1. So exciting!!! You two are getting married? Happy for you. And yes, I agree that the decision to change your name (or not) is a personal one. Would be unfair to judge anyone on their decision.

  7. I changed my name during my first marriage, but only because I got an enormous amount of pressure from my husband while I was pregnant with my son.

    Changing my name back after the divorce was difficult and problematic (in Utah, it has to be specified in the divorce decree that you can take your maiden name back).

    I won’t be changing my last name again when I get married this spring. My fiance understands and is supportive of this. My last name is part of my identity, especially since I had to fight to get it back.

    1. Wow! I hadn’t even thought about what a pain it would be to change it back. Ugh.

      I love that we are now with understanding men who are cool either way.

  8. Hubby really wanted me to change my name, but similarly to you, I have a son from a previous marriage, I did not want him to feel left out. So we compromised and I hyphenated. Though there are people who say things and my name will now forever be mispronounced, I love that I share a name with both my husband and my son.

  9. I didn’t change mine. We aren’t traditional and my husband isn’t attached to his last name (it’s his adoptive name and he is not in contact with his “dad” and his mom remarried, so it’s not even hers). I want us to both change our name to Appenzellar, which is his grandparents last name and I love it, but he’s not sure if he wants to go through that. My name is always misprounced anyway, so I’m not worried about that.

  10. I never changed mine. I’m a Dr., so although my ex argued hard about it, I always had a good reason not to change it. I most likely never will. Now I am part of a blended family, both of us has one son, and I explain it to them like this; in our culture the most common custom is for children to have their father’s last name. So I have my dads, each of the boys have their dads, and if we have a new baby some day (fingers crossed) then he or she will have their dads.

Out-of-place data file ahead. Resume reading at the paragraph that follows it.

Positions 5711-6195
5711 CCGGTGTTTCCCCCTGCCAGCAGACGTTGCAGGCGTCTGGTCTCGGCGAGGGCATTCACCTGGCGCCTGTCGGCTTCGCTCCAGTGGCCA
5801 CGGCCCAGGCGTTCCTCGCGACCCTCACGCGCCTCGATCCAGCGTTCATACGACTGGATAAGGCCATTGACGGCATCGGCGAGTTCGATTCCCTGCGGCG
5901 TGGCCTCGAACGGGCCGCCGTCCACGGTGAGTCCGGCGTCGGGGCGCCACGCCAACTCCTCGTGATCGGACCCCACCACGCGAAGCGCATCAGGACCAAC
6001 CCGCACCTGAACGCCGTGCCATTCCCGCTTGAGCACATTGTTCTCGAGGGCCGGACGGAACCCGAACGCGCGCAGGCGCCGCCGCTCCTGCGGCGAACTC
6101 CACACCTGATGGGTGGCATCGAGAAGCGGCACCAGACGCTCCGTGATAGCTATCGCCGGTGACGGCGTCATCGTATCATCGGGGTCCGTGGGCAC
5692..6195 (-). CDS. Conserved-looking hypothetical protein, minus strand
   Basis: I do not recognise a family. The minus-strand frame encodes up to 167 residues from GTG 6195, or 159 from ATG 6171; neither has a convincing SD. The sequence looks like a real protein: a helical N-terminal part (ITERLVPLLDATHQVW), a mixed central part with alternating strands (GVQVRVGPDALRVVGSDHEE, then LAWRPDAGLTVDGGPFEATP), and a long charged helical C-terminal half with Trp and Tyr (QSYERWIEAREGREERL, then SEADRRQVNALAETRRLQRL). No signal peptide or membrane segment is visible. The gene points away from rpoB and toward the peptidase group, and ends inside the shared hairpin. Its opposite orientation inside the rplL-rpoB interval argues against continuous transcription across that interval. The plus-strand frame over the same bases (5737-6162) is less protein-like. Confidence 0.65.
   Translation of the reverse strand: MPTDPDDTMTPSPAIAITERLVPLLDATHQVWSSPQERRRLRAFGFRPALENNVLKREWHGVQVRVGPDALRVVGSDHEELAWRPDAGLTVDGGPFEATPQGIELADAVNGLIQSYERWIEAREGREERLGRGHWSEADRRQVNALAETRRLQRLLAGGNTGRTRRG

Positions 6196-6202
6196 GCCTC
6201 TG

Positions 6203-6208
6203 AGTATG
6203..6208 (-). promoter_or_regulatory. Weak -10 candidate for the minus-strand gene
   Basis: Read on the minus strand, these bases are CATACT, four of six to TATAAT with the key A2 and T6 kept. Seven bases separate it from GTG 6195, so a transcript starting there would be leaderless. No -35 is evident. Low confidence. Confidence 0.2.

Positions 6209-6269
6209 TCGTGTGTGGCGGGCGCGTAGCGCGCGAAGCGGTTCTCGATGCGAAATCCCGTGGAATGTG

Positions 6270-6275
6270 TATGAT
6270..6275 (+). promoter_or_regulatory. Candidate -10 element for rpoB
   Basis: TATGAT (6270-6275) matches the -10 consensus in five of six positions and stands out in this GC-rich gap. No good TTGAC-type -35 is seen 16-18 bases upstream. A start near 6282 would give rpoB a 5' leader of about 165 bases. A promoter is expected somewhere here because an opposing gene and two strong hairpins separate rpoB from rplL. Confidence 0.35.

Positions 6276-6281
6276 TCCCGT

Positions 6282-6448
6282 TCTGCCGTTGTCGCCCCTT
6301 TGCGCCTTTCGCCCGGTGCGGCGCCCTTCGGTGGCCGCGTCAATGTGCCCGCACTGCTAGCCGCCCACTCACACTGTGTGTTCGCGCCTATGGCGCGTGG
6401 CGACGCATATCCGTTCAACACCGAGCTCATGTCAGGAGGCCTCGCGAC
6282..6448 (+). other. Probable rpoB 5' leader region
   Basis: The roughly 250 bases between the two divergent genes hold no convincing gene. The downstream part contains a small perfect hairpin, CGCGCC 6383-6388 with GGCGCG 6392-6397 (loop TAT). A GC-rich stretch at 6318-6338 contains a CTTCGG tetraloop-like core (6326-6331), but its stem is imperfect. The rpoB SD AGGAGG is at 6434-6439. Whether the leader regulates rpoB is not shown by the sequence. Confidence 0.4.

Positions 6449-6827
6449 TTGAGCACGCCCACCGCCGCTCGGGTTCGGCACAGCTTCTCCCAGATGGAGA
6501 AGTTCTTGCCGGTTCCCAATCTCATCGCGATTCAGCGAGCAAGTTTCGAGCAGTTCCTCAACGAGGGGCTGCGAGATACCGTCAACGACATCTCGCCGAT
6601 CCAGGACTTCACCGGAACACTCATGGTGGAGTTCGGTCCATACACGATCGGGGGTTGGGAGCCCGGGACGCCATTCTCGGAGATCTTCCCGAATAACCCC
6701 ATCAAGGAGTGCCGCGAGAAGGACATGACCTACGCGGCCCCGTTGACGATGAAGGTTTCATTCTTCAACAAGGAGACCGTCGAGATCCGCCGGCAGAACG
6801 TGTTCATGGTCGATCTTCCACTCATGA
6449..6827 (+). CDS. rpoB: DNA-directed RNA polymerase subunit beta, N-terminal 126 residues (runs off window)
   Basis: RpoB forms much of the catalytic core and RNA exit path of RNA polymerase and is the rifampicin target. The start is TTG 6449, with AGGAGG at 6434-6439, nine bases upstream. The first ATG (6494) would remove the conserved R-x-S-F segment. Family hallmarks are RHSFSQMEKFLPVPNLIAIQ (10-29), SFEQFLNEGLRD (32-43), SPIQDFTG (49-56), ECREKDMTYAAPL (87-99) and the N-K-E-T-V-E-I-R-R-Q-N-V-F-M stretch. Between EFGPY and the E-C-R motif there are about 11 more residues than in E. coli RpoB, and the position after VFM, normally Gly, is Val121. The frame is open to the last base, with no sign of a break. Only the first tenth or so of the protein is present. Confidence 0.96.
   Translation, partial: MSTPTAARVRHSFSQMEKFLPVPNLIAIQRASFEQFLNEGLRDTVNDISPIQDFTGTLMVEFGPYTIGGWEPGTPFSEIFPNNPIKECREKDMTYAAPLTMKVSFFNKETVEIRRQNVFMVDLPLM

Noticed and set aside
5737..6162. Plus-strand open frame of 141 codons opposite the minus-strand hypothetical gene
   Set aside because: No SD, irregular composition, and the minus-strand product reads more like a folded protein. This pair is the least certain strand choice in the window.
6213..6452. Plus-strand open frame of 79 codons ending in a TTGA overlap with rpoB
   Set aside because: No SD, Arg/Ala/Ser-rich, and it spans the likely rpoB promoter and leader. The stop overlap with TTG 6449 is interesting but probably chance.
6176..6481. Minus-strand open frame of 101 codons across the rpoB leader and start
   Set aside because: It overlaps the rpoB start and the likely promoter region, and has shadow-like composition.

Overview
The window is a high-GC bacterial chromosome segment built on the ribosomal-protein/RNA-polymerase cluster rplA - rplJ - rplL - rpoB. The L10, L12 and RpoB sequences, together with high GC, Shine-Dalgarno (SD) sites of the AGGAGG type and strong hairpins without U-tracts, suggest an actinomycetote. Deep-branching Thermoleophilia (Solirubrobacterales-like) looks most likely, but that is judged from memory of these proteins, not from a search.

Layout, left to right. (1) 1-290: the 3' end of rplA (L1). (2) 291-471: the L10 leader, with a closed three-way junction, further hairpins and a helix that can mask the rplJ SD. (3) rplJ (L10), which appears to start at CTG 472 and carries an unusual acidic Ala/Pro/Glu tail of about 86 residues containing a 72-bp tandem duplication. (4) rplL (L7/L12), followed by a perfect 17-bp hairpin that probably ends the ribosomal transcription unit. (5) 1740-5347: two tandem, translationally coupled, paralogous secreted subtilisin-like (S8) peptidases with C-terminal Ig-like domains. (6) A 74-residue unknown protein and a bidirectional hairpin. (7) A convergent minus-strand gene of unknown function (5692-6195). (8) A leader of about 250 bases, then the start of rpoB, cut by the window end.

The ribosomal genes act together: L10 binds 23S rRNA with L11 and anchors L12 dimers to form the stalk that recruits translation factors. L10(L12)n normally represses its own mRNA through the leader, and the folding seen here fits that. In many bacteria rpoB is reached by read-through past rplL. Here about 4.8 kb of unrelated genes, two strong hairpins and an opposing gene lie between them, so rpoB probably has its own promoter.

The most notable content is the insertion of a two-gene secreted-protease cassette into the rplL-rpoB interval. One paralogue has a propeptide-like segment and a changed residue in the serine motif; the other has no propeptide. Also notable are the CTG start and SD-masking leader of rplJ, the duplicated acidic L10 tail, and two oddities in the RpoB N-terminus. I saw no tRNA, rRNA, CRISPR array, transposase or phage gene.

The biggest problems come with my step-son. People just don’t seem to get that I’m married to his dad but I don’t have the same name? For some reason with my own son it’s not a problem? Weird.

  11. I changed my name for my first marriage and out of pure laziness didn’t change it back to my maiden name legally. However, I went by my maiden name – except on legal forms. Another reason for not changing back to my maiden name is because shortly after my divorce I met “the one” and knew I’d be taking his name soon (so why go through all the hassle 3 times!?) I don’t have children so I know my situation isn’t the same – But knowing that my now husband is it – forever – I couldn’t wait to have his name. It never mattered to me before but knowing we will grow old together made me excited to take his name.

    Is “real” dad against a hyphenated name?

  12. When I turned 18 I changed my name to my mothers maiden name (which was also her married name) she never married my real father & I absolutely hated his last name. I refused to have it printed on my diploma! I married my husband a year later & took his last name. 3 names in 19 years is enough for me! I’m 26 now & glad I took my hubbies name.

  13. When I married, I took my ex’s name as it was important to him but the feminist in me screamed. My maiden name was often the butt of many sexual innuendos though (Seamans) so I went along with his wish. We divorced after creating two children who share their dad’s last name. My current partner(whom I dated prior to my marriage) would love to see me bag my married name and go back to my maiden. I haven’t done so because 1.) i am connected to the name via my children and 2.) it is the name I have used for most of my professional career. If my partner and I marry, I would think I would take his name but I also would struggle with my children not having the same last name as me. I understand and appreciate your concern regarding Benjamin being the “odd man out” in this scenario as I would never want my kids feeling like second fiddle. What to do…what to do?!

  14. I’ve been married for 13 years and just changed my name this past October. I fought it for a long time because I really did like “my” name; first AND last. But we have two kids together, and it really started to feel weird as they got older. What finally did it for me was that the school started sending me things with “Mr. MarriedName and Ms. MaidenName” and I felt like they didn’t realize we were still married. Obviously nothing wrong with that as plenty of kids have divorced parents, but it was that last grain of sand that broke the camel’s back.

    Aside from that, though, I felt like the odd man out, as you say you fear Benjamin would feel. I think that’s a valid concern, but have you talked about it with him? Maybe it’s not something that would bother him. Maybe your ex could let him hyphenate it so at least he’d not “stick out” that much? Tough call. For me, personally, I’ve been so happy being Mrs. MarriedName and I laugh that I waited so long. It makes me feel that much more connected even though it’s “just a name”.

  15. Great topic! I actually meant to comment on your previous post as well. My parents split when I was four (I’m now 30) and I lucked out, as my step-dad is an incredible father figure and dad to me as well. He rocks! I call both of them Dad in person. Although, I spent over 90% of my time with my stepdad, so normally it was my stepdad as “Dad” and my other dad, “My real Dad.” Although, it hit me as a teenager that there is a subtle jab in referring to someone as real vs. not real. My stepdad has been just as (and even more!) of a father figure to me, so I started referring to them as Dad and “Bio Dad” in conversation. I know that sounds weird, but it works better for me.